Rhys Hoskins is not sitting. Roman Quinn has earned more playing time. And Jose Bautista, Odubel Herrera and Nick Williams aren't going anywhere, so Altherr must be prepared to contribute in ways outside of the type of regular at-bats he had been given over the past six weeks with Lehigh Valley.
Flexibility and creativity will be the norm for the Phillies as they venture into September two games behind the Braves for first place in the National League East. Major League Baseball rules allow for active rosters to expand from 25 to 40 players in September, and the Phillies took advantage Saturday with a flurry of moves to bring their group to 31. That's a welcome change for Kapler, who since the season opener has not been hesitant to go deep into his bullpen and bench.
"It gives coaching staffs a little bit of a breather, to some degree," Kapler said. "It's like, you're not in the dugout worrying about running out of position players or using a pitcher to run or a position player to pitch."
Altherr, fellow outfielder Dylan Cozens and right-hander Yacksel Rios were recalled from Lehigh Valley. Relievers Austin Davis and Edubray Ramos were activated from the 10-day disabled list. Pedro Florimon was activated from the 60-day DL.
Because Florimon's move adds him to the 40-man roster, infielder Jesmuel Valentin was designated for assignment to make room. Mark Leiter Jr., who was designated for assignment Tuesday to make room for Bautista, was claimed on outright waivers by the Blue Jays.
"One of the hazards of being a much better baseball team is that you DFA good players," Kapler said. "And you sometimes lose those good players."
Saturday's transactions notably lacked Jerad Eickhoff and J.P. Crawford. Eickhoff is healthy but made a rehab start Thursday. He won't be available again until early next week. Crawford, it appears, is better off in Lehigh Valley at the moment. He's hit .227 with three extra-base hits in 12 games since being optioned on Aug. 14.
"We're still considering a number of things around both of those guys," Kapler said.
The players here, though, provide options as the Phillies push for their first division title since 2011. Altherr, despite hitting .171 in 248 plate appearances before being optioned in July, immediately becomes one of the top fielding outfielders on the team and could be used as a defensive replacement late in games. Kapler said Altherr is someone he can use in a double switch or as a bench weapon against left-handed pitching.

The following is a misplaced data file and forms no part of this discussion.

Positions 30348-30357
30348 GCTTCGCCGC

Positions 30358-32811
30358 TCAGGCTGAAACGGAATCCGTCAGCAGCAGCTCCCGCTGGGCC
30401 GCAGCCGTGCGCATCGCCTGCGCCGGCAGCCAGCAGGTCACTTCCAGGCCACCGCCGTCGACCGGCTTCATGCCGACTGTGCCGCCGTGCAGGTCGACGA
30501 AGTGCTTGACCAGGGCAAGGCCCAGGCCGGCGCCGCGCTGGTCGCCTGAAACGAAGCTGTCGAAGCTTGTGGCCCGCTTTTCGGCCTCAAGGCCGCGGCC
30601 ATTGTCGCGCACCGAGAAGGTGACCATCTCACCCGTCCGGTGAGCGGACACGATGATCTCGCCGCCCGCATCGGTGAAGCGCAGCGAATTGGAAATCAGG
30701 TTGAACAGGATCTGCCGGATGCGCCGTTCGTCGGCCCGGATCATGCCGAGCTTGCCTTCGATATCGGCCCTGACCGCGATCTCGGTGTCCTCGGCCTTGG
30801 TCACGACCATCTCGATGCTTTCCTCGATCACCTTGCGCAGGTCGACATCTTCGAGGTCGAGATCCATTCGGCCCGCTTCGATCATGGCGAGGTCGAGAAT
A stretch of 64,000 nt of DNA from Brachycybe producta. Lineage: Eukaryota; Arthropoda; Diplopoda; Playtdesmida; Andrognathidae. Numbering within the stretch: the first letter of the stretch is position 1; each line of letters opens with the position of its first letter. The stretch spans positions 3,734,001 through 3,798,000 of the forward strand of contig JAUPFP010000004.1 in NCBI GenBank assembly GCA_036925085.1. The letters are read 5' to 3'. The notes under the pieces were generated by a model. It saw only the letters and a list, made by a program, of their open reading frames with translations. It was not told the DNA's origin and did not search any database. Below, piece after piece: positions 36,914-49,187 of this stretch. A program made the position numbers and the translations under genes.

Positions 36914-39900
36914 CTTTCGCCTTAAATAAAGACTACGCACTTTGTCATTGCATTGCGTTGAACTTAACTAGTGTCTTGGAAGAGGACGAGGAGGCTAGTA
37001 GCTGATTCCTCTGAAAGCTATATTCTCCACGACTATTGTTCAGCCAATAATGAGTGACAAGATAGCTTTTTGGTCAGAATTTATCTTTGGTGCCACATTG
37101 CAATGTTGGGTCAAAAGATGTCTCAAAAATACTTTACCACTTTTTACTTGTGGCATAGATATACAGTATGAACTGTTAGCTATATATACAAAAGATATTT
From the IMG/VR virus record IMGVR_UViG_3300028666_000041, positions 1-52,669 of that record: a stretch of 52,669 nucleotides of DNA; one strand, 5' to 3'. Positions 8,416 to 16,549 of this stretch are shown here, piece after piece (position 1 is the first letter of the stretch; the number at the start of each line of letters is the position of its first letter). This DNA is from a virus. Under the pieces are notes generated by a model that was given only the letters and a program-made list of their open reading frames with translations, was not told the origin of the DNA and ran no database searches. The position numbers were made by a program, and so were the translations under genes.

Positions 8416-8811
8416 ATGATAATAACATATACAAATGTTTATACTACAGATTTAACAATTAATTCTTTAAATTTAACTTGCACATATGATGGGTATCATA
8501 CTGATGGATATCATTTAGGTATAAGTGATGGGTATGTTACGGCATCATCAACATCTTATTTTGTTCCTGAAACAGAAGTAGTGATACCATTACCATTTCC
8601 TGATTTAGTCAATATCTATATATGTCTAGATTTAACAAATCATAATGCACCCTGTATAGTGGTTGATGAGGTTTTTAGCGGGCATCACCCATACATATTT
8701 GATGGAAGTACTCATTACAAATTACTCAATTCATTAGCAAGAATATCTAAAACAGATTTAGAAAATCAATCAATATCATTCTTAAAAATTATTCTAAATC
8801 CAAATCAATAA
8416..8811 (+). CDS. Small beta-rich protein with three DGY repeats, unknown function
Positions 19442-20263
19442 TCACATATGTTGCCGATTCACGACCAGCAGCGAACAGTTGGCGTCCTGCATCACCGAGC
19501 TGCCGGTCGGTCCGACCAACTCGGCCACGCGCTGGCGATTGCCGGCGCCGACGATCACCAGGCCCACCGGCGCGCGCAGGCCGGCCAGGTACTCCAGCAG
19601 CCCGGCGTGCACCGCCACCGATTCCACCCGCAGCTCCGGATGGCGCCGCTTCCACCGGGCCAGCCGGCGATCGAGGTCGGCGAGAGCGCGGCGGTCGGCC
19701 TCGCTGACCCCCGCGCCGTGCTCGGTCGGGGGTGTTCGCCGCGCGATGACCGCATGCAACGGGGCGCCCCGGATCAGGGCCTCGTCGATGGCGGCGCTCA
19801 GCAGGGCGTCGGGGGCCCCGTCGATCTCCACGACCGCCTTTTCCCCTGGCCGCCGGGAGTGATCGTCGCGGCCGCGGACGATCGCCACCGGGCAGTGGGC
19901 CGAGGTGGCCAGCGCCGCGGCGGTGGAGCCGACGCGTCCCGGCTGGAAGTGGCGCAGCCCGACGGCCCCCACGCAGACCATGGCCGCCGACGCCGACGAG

"I'm getting closer," Altherr said of his progress after slashing .244/.321/.336 in 34 games at Triple-A. "It was just a matter of getting the at-bats and getting the timing back. I was able to get that down there, and I feel like I'm ready to contribute to the team."
Cozens, who is ranked as the Phillies' No. 16 prospect by MLB Pipeline, went 2-for-20 in his first extended Major League stint earlier this year but provides a combination of speed and power in a reserve role.
Davis, now one of three left-handers in the bullpen, has been a pleasant surprise this season, and Ramos has posted a 2.00 ERA in 36 innings in the Majors this year. Both give the Phillies another matchup to consider as they navigate the final month of the regular season.
More reinforcements are not far behind. Andrew Knapp will return to be a third catcher once his 10 days since last being optioned are up, and general manager Matt Klentak said this week that a second wave of callups -- which could bring pitchers like Enyel De Los Santos and Ranger Suarez back to Philadelphia -- will arrive when Lehigh Valley's playoff run ends.
"I think the more players you have around, the more tactical you get to be," Kapler said. "And I think that's kind of fun."
Joe Bloss is a reporter for MLB.com based in Philadelphia.